Everything else (so far) appears to work on the keyboard, and I’m planning on installing the latest Windows 11 Yamaha USB MIDI driver on my cheap Windows Gateway laptop, and try sending some MIDI files, and play around with the Wave Editor. So this is still the most interesting musical thing I’ve worked on in quite some time.

Hope someone finds my blathering interesting.


The Yamaha S08 looks interesting. That’s quite a find.

That battery (typically) keeps RAM alive when the keyboard is off to retain any sequences and sounds stored in memory.

My story is similar to yours. I sound horrible when I play, but I do it for my own enjoyment. (And all I’ve ever done with my Ensoniq SD-1 was to play its demo song…) So long as no one else is harmed we are okay. They leave us alone. No one has accused me of torturing animals yet.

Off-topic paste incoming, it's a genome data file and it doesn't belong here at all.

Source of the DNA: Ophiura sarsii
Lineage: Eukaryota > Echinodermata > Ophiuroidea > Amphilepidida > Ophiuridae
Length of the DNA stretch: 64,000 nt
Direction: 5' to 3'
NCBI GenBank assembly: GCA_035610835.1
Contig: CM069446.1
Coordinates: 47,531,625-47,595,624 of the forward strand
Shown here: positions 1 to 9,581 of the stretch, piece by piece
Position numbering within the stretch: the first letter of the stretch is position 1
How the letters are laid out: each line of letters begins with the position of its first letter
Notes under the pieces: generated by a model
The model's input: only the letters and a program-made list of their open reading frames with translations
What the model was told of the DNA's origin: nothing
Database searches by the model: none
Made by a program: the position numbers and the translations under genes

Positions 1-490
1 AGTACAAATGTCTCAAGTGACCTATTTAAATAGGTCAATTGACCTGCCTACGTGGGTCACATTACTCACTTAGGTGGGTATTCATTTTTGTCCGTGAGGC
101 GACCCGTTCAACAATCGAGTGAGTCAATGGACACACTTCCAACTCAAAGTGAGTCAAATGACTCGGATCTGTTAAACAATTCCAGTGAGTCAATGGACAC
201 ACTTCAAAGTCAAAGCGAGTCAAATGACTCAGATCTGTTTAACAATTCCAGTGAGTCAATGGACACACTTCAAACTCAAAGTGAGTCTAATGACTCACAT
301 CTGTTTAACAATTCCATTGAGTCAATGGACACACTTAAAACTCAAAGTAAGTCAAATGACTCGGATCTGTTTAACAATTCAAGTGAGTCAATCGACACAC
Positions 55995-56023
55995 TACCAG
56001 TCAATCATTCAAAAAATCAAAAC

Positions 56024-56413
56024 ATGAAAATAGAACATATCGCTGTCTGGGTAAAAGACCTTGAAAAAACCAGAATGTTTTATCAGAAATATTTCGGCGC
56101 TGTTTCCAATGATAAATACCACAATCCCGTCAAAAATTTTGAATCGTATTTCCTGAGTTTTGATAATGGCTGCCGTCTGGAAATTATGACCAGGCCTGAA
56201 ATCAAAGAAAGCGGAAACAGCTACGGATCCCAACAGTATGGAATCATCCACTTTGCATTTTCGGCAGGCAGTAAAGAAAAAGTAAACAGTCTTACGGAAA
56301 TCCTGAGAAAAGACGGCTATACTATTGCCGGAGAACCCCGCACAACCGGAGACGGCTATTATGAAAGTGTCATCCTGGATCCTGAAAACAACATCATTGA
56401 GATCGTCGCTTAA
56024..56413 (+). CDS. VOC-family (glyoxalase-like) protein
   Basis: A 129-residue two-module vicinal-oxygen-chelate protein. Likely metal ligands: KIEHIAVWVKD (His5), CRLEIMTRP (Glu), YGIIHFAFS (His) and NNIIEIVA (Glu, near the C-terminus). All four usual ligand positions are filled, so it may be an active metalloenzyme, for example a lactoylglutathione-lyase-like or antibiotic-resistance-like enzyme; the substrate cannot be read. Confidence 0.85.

I decided a couple years ago to actually teach myself to read music but haven’t made much progress. Instead, I play with the controls and see what sounds I can make. I got into repairing instead, which is what I’ve wanted to do for decades, and have been enjoying myself.

Sounds like we also share a similar slightly warped sense of humor! As I wait for California to warm up again, so I can play in my man cave that my little brother helped me build in the back of my detached garage a couple of years ago, my multiple ongoing “inner child” projects have temporarily been relocated to the warmer, but somewhat more congested, master bedroom. Salvation Army Thrift Store (SATS) vintage “bright & shiny” electronics goodies keep piling up.

As a Synth Repair specialist, do you have any idea what might be causing my S08 audio problems?

Oh! I thought you had it working after replacing the jacks. I should have read that a bit closer.